Keep posing the questions brother!

    Aussie John

  9. 6-13-2007


    No, I didn’t think you were disagreeing with me. Thank you for clarifying though – always good in online communications. Also, thank you for the two stories. I think they demonstrate how we often confuse the “container” with the “content”.


    Thank you for expanding this discussion. I think, in ways, the categories that you mention are tied back to a certain understanding of the church – does the “container” specify hair style, clothing, etc., or are those part of the content? Thank you for adding those to the discussion.


    You heretic! Everyone knows that green M&M’s taste better. If you keep up this kind of false teaching, I’ll be forced to begin the process of chocolate discipline on you. πŸ˜‰

    Aussie John,

    Thank you for the encouragement. I’m not familiar with that sermon, but I’ll try to look it up. Sometimes, I wonder if those who enjoy pointing out weeds are themselves demonstrating characteristics of wheat or characteristics of weeds…


  10. 6-15-2007

    Heretic? Um…here I stand, I can do no other?

    I never said that brown M&M’s were better, just that I thought they tasted different than all the other colors. I dislike brown ones.

  11. 6-16-2007


    Thank you for explaining that you do not think brown M&M’s taste best. Perhaps there is hope for you yet. πŸ˜‰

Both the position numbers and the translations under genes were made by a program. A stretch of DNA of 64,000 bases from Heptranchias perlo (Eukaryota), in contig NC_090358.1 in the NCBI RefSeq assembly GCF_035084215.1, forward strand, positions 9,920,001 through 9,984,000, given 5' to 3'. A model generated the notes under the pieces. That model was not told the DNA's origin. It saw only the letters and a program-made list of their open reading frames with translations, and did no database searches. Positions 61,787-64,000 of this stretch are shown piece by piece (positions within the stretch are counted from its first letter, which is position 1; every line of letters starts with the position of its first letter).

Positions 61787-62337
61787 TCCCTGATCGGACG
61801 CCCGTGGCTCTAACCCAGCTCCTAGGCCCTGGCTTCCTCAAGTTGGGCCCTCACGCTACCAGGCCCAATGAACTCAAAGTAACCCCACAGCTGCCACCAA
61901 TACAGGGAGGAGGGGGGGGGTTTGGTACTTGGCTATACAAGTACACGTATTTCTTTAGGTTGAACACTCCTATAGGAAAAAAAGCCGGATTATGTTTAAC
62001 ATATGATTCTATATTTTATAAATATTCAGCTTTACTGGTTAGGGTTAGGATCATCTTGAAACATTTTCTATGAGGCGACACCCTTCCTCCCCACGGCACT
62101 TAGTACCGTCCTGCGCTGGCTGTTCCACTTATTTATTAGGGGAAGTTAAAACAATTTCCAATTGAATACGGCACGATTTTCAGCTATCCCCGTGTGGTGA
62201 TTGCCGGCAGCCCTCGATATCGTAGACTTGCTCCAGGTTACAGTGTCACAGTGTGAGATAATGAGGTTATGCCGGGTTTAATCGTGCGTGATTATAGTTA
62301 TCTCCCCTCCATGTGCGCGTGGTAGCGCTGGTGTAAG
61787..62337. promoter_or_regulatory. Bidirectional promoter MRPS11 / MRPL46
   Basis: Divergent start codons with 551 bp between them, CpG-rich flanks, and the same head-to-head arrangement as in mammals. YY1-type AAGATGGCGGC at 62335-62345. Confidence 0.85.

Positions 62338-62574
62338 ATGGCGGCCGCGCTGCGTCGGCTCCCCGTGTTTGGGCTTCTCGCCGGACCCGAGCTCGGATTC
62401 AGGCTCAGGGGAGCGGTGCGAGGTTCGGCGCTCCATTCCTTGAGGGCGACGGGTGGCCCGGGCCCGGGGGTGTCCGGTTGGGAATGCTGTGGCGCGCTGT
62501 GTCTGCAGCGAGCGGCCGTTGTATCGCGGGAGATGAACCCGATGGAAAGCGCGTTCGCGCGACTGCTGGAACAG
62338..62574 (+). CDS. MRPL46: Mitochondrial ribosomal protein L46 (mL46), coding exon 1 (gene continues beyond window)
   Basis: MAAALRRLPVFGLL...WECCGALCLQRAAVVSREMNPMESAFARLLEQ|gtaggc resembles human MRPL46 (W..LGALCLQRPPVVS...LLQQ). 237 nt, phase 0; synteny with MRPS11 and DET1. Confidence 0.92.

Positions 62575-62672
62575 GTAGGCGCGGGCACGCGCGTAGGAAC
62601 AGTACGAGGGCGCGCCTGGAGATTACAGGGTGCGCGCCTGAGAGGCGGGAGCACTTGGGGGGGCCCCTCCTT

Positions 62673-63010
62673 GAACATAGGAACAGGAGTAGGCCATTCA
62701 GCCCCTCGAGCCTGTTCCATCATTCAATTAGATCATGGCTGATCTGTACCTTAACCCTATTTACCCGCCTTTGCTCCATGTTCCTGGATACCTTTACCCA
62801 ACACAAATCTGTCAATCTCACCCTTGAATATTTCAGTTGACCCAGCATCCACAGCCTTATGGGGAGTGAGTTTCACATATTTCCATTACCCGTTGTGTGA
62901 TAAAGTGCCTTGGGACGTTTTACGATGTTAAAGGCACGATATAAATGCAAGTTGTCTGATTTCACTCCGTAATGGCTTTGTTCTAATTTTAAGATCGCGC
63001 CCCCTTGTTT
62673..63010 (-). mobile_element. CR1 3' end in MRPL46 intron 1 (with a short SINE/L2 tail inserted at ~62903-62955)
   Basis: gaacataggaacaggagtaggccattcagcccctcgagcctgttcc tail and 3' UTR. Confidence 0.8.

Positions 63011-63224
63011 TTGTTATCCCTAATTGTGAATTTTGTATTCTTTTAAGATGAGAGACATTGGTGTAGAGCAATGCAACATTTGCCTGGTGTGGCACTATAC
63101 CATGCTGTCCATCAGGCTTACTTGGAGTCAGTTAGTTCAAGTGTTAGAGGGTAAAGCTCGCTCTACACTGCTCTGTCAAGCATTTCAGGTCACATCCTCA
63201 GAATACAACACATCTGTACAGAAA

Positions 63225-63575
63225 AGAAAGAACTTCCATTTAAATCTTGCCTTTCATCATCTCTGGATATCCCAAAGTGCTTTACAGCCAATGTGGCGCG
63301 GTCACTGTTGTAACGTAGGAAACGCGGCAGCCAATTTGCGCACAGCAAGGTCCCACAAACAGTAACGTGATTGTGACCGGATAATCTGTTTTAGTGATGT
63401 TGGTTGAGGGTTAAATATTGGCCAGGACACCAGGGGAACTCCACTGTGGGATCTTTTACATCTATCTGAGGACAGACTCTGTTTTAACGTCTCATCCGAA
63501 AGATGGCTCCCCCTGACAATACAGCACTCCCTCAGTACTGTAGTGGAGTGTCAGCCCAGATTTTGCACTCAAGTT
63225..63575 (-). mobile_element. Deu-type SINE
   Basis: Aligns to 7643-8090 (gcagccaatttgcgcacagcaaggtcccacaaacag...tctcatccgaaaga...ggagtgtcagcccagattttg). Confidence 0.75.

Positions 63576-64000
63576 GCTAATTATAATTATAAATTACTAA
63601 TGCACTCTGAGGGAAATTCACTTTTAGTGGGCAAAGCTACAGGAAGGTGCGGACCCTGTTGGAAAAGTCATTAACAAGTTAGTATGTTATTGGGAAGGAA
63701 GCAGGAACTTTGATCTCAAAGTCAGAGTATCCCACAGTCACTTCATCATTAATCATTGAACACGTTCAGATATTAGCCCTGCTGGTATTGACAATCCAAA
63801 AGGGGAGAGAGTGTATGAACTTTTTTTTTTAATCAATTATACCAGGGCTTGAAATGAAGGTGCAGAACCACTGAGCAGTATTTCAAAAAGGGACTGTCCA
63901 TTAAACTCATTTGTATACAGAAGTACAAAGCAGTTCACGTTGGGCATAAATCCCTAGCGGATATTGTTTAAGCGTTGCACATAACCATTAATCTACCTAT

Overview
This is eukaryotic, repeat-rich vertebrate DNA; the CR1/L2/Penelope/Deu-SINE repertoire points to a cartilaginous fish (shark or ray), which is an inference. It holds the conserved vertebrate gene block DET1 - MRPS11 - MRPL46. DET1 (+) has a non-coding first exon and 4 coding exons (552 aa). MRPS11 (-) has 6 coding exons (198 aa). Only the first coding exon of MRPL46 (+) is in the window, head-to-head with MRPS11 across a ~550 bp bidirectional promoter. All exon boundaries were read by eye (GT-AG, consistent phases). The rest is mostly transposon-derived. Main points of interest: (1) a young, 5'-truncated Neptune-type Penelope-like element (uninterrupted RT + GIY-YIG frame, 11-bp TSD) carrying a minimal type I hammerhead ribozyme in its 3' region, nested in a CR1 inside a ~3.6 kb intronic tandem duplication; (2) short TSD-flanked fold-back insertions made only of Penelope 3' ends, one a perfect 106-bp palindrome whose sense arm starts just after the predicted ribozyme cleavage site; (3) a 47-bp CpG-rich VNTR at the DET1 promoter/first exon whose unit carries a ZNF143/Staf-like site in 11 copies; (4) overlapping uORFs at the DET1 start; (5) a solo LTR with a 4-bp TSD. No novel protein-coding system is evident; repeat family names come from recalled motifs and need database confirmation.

12. 5-8-2012

    Aussie John made a point about counterfeit content. Well, been there, done that. Our last church slid into the unbiblical doctrine of the Shepherding Movement and there was no discussing it. No matter what the “container” was, the content was not good.

    The judgment of the “content” was not based on “little” doctrinal differences, nor was it based on personalities, personal style, color of the carpet, the service hours or any such silliness. It was based solely on and by scripture. It was not based on what we think scripture says, but simply and clearly what it says (or does not say, considering what things were added).

  13. 5-9-2012

    And…as for M&M’s…there are Cherry Cordial, Peanut, those rice-crunchy ones, mint, etc., etc. Now, that speaks fantabulous content. Who cares about the coating when you have content like those! Jussayin’.

  14. 5-9-2012


    Yes, that’s the point. Focus on content… not the container. And, be willing to let the container change if it affects the content.

    By the only, there are only peanut M&M’s… everything else is counterfeit. πŸ˜‰